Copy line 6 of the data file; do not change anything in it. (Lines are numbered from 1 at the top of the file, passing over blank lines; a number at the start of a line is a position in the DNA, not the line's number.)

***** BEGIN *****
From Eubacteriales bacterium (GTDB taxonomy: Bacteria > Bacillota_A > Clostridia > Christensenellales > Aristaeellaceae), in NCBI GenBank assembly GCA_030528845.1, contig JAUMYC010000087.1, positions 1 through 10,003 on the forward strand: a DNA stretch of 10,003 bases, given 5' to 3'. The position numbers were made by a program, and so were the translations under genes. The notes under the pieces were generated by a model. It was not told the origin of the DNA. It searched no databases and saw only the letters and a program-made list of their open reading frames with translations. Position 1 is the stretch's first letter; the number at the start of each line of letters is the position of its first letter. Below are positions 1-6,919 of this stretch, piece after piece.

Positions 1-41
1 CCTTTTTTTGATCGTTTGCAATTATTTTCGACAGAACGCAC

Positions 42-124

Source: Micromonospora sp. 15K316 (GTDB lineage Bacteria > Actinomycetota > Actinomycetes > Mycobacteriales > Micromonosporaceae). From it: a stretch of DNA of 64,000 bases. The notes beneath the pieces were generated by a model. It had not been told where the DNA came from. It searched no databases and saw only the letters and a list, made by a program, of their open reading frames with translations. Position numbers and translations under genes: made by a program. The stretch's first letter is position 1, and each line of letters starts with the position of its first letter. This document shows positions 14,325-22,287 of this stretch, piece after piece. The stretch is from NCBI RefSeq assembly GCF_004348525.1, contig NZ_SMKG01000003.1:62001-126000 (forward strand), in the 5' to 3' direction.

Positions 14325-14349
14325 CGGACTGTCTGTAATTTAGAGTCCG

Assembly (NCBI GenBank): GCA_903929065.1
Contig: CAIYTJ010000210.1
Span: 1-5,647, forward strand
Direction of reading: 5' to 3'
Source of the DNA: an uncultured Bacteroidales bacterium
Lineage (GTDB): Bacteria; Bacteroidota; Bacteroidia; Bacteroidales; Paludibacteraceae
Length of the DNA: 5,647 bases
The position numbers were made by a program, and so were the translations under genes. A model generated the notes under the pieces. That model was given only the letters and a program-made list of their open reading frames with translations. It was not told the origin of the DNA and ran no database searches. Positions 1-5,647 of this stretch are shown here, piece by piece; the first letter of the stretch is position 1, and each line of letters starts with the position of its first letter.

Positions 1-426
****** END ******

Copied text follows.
Positions 14325-14349